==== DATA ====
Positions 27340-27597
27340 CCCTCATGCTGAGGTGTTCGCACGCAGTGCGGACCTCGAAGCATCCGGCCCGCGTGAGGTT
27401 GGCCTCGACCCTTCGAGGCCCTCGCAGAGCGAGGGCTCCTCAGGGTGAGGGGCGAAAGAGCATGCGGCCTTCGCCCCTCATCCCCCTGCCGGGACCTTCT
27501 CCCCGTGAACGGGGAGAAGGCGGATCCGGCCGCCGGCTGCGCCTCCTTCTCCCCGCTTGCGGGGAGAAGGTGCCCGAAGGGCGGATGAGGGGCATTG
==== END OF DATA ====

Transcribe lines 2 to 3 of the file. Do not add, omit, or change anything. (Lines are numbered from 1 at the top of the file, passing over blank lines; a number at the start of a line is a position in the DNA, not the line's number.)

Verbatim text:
27340 CCCTCATGCTGAGGTGTTCGCACGCAGTGCGGACCTCGAAGCATCCGGCCCGCGTGAGGTT
27401 GGCCTCGACCCTTCGAGGCCCTCGCAGAGCGAGGGCTCCTCAGGGTGAGGGGCGAAAGAGCATGCGGCCTTCGCCCCTCATCCCCCTGCCGGGACCTTCT